Bruce Davison plays the McCarthy-like senator who waves a list of “known mutants” during a congressional hearing and wants them all registered–no doubt for dire purposes. Magneto wants to counter by using a device which can convert world leaders to mutants. (The world leaders are conveniently meeting on an island near Ellis Island, so the Statue of Liberty can be a prop.)

How a machine could create a desired mutation within a generation is not much explored by the movie, which also eludes the question of why you would want to invest your enemies with your powers. No matter; Xavier, who can read minds, leads his good mutants in a battle to foil Magneto, and that’s the plot, or most of it.

“X-Men” is arguably heavy on mutants; they have a way of coming onstage, doing their tricks and disappearing. The leads are Wolverine (Hugh Jackman), whose fists sprout deadly blades; Cyclops (James Marsden), who wears a wraparound visor to control and aim his laserlike eyes; the prosaically named Dr. Jean Grey (Famke Janssen), who can move objects with her mind; Storm (Halle Berry in a platinum wig), who can control the weather, and Rogue (Anna Paquin), a teenager who is new to this stuff.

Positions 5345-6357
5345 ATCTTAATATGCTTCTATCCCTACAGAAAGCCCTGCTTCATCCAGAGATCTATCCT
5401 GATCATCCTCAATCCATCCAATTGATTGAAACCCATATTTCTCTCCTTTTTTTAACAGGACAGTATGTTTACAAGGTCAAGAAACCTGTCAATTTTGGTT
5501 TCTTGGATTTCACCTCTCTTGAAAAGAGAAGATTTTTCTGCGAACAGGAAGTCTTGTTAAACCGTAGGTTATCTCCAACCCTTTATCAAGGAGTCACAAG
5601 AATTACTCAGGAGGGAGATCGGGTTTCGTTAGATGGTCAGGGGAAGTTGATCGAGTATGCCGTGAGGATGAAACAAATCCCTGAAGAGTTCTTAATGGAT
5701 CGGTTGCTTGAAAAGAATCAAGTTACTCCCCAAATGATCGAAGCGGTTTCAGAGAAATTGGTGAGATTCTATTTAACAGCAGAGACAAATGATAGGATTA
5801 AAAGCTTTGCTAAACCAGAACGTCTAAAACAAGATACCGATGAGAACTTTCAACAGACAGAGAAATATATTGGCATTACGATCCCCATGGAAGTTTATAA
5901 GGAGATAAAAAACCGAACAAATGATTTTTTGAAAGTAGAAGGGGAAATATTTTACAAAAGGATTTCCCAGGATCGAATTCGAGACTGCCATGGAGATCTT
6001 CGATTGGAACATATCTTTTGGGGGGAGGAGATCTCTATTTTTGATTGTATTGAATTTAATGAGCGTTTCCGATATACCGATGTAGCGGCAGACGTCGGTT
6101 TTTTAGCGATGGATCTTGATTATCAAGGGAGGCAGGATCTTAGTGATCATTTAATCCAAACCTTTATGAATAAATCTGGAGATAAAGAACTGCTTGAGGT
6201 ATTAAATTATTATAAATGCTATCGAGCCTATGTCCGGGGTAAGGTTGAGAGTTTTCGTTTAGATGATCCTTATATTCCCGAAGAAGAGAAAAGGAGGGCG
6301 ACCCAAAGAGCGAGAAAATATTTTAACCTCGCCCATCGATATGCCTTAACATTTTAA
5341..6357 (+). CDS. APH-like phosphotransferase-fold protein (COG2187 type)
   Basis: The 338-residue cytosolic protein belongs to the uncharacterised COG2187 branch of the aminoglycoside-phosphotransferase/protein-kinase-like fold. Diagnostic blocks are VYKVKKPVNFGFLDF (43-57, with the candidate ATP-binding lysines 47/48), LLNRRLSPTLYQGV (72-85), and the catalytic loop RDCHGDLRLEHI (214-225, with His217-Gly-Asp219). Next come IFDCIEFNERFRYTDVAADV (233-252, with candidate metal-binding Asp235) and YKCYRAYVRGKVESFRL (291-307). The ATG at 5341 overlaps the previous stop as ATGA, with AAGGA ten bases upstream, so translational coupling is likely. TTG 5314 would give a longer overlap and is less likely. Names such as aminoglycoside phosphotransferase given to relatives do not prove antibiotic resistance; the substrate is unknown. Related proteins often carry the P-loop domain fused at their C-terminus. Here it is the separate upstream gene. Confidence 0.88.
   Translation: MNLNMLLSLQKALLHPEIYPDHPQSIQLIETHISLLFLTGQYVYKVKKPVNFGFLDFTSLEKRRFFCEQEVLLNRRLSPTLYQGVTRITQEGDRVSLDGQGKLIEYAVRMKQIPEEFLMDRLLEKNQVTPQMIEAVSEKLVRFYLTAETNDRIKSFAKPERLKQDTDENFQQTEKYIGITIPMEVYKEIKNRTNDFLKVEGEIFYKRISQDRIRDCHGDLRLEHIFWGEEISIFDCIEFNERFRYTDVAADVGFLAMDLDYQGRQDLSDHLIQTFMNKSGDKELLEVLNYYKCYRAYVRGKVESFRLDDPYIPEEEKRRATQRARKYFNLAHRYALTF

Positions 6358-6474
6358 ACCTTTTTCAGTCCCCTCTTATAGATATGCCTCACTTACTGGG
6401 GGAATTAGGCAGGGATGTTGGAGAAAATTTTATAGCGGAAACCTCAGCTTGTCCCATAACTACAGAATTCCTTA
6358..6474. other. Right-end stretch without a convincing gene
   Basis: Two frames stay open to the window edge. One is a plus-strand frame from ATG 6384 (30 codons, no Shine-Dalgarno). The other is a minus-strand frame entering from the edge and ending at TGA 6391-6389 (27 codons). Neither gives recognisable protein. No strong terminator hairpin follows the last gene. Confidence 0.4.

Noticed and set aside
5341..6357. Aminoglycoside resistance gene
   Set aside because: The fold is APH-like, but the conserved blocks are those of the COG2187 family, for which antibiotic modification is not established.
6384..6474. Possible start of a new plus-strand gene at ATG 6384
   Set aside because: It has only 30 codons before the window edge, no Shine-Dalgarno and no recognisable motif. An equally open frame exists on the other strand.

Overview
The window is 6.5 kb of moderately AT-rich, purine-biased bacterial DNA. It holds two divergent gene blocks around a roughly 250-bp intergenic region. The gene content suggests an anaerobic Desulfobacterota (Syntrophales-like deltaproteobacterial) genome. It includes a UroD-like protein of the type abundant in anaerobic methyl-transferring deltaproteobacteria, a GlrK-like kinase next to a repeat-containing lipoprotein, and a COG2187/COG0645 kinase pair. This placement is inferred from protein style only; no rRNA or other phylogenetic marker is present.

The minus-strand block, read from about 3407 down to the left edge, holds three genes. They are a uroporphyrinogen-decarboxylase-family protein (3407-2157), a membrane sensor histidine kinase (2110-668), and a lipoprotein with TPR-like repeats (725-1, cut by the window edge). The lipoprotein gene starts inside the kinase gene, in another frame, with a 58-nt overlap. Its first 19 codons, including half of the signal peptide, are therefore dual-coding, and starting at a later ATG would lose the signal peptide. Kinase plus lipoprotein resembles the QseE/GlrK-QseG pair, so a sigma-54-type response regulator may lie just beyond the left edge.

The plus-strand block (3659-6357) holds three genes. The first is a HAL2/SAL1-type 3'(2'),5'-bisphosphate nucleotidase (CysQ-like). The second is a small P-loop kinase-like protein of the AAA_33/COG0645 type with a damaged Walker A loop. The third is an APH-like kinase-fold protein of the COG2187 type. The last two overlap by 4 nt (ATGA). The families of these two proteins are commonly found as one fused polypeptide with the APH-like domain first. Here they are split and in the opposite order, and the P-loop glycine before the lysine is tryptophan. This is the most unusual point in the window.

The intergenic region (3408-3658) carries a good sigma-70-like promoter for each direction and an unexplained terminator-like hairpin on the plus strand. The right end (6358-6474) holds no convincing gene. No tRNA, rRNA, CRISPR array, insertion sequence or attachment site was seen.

I can’t help wondering how a guy whose knuckles turn into switchblades gets to be the top-ranking superhero. If Storm can control, say, a tropical storm, she’s obviously the most powerful, even if her feats here are limited to local climate control.

Magneto’s team is not as colorful as the good guys, and includes Mystique (Rebecca Romijn-Stamos), who in the Japanese anime tradition can change her shape (as her costume tries to keep up), and Toad (Ray Park), who has a tongue that can whip out to great distances. Why it is that Xavier’s team has impressive skills, while Magneto’s team has specialties that would prove invaluable to a stripper?I started out liking this movie, while waiting for something really interesting to happen. When nothing did, I still didn’t dislike it; I assume the X-Men will further develop their personalities if there is a sequel, and maybe find time to get involved in a story. No doubt fans of the comics will understand subtle allusions and fine points of behavior; they should linger in the lobby after each screening to answer questions.